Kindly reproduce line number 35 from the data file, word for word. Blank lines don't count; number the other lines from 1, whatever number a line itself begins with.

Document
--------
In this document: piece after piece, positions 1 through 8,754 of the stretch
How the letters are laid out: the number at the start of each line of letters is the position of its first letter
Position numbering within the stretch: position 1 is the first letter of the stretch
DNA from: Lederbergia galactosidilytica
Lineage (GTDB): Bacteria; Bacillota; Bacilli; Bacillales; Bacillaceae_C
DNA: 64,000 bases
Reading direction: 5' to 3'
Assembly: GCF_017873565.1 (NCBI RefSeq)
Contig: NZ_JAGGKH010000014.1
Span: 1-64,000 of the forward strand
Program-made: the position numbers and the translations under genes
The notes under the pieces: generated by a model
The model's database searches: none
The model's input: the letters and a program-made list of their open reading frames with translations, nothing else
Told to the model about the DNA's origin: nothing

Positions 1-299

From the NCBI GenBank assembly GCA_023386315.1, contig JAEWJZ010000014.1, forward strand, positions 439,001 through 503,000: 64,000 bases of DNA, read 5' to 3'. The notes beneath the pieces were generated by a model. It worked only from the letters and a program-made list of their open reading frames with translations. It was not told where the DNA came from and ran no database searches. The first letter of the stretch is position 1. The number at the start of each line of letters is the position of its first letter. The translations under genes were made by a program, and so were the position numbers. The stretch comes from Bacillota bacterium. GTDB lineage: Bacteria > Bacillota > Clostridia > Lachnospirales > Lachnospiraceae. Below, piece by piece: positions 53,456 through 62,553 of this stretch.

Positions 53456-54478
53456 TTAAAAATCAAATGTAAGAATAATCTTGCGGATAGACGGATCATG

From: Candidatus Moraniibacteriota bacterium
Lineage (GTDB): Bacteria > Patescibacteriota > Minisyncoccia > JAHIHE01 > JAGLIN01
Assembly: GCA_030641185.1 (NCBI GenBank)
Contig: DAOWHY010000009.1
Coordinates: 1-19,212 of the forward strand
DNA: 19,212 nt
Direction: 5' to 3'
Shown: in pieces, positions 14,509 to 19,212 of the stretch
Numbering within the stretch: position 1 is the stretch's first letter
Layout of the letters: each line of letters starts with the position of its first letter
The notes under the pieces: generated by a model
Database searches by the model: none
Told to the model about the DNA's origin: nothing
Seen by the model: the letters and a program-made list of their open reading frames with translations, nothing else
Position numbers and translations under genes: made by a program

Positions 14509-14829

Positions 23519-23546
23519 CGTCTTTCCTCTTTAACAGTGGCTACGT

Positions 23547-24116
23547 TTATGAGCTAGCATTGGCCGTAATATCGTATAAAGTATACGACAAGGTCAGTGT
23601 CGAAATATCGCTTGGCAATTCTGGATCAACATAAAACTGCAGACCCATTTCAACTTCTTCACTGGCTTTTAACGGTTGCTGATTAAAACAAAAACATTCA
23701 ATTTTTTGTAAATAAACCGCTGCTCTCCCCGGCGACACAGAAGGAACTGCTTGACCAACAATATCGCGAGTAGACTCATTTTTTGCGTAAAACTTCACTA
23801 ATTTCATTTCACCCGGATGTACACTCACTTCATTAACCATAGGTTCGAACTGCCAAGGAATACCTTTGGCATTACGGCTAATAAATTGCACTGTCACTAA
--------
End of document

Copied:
Positions 14509-14829